A2 1+ Intermediate (Low/Mid/High) 1+/2 3/4 B
B1 2 Advanced Low 2+ 5/6 C
B2 2+ Advanced Mid 3 7/8
C1 3/3+ Advanced High 3+ 9/10
C2 4 Superior 4 11/12
4+/5

The Comoto Team

Comoto‘s aim is to become “The Central Place” where you can create, clone, copy, manage, backup and distribute your Resume and Cover letters fast and easy. To create your first Comoto Resume, signup for free and just add your data (or use one of the many easy import features), pick one of our special designed templates, preview your Resume and finally export to your favorite format (.DOC – .PDF – .PNG) or publish it in a Web Profile (Public/Private). Now you are ready to have full control of your Resume. Notice other unique features – like multiple resumes – a few clicks and you can create a Resume targeted for a specific job or Export to many different formats.

Do you need a fast Resume or the right Resume?

Do you need a fast Resume or the right Resume ?

Need a fast Resume now or a well considered and specific targeted for that one particular job you want! –  by the way this is what we call a Comoto Resume clone.

Seeking a new job is not just about sending the usual and standard Resume you made ages ago – most of the time it requires an evaluation and maybe a Curriculum Vitae created/build especially for that particular job opening.

Sometimes you just need a fast CV/Resume, here and now because you have been contacted by a recruiter or found a job opening through your network – with Comoto it is a matter of seconds to send one of your CV’s or Resume’s (and if you don’t have one yet you can import it from LinkedIn or Europass in less than 32 seconds our latest tests shows).

But as mentioned most of the time you have enough time to consider and prepare the optimal strategy for the application and accompanying Resume – what is important for you in the job, why are you the perfect candidate, which are the skills needed, which are the skills to emphasise – are some of the questions to ask yourself. Use an existing Comoto CV to create a clone (our word for a copy as you copy sorry clone everything – not just the text but also the structure, etc.) change and add to ensure all the considerations you have made in advance are covered – save and test several templates – which designs fits you and the situations best (if none send us your ideas) – before you pick the optimal one.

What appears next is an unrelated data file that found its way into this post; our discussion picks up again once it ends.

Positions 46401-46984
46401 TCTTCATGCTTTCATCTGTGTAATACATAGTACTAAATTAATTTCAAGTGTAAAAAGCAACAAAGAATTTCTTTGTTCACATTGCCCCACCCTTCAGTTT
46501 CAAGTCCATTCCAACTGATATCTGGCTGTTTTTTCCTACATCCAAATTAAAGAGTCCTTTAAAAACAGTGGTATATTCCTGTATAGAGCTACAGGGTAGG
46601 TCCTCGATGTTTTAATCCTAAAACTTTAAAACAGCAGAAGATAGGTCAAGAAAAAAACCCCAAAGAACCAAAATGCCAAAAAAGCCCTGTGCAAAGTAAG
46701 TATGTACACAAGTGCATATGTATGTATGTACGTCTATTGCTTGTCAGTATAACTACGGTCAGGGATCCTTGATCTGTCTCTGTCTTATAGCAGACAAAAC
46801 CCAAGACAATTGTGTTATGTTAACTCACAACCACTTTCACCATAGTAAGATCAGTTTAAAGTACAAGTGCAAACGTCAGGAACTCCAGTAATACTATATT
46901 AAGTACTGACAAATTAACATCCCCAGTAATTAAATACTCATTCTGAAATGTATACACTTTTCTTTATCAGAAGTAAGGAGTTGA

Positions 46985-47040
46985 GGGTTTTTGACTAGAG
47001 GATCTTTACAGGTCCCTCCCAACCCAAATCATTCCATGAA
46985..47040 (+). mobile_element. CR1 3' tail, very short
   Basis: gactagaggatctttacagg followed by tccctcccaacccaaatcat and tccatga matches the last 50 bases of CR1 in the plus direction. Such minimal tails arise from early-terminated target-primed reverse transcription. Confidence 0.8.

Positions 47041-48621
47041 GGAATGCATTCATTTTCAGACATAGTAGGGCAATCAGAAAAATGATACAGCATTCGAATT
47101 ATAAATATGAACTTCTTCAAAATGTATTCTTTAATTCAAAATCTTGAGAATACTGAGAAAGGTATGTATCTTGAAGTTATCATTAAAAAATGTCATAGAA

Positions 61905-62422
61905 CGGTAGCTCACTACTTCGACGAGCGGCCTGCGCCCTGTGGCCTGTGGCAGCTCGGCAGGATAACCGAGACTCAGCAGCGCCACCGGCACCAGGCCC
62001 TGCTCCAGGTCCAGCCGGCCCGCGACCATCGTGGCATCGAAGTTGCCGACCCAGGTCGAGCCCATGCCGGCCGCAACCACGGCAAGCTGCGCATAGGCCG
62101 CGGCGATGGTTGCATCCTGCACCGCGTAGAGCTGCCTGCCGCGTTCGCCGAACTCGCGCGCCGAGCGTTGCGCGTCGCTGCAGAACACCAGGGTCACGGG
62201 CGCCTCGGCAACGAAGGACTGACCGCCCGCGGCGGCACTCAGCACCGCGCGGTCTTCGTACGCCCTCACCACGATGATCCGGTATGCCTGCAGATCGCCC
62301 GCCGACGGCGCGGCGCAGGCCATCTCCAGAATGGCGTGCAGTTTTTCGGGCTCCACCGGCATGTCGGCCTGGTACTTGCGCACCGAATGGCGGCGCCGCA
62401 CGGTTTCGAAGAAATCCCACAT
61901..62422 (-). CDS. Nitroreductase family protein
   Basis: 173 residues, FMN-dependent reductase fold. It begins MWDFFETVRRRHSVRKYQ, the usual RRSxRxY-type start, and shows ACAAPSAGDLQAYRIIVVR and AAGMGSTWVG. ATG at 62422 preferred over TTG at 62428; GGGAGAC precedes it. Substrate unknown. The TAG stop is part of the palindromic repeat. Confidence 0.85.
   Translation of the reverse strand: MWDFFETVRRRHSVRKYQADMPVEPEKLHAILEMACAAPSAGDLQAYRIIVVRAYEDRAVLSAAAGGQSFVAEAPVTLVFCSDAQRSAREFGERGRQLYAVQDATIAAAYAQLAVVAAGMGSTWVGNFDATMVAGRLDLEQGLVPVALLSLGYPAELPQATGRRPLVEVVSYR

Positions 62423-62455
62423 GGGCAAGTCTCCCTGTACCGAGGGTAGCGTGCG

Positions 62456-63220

The 10 best tips for the job interview

The 10 best tips for the job interview
10 Tips for you, so that you can prepare your answers beforehand and get the job of your dreams. There is more than just sending the perfect Resume and a good application. You have to prepare before you are ready for the Job Interview.

  1. Good style
    Get there on time, dress appropriately and behave as the guest you are.
  2. Think about your body language
    Think about the body language, straighten your back, give a firm handshake and look the interviewer in the eyes.
  3. Be prepared
    Remember to bring the job ad, your application, your Resume and other relevant documents. Note the name of the contact person and a telephone number to be able to ask for the right person at the reception and know who you are visiting. If possible find relevant information about the person you are about to meet.
  4. Remember the gaps in your Resume or Competence If you have some gaps in your CV or in your competences, remember that the recruiter / headhunter will ask for these gaps. Be prepared and have an answer ready for the question you probably will be asked.
  5. Know the company Do some research on the company, know more than just what’s in the job ad. Prepare some question so that they can see that you know more then what has been disclosed to you.
  6. Prepare for your answers  for the normal interview questions
    The question you will get to the job interview is of course depending on the job’s sector and type, responsibilities and tasks, but be sure to be prepared for the basic question, like: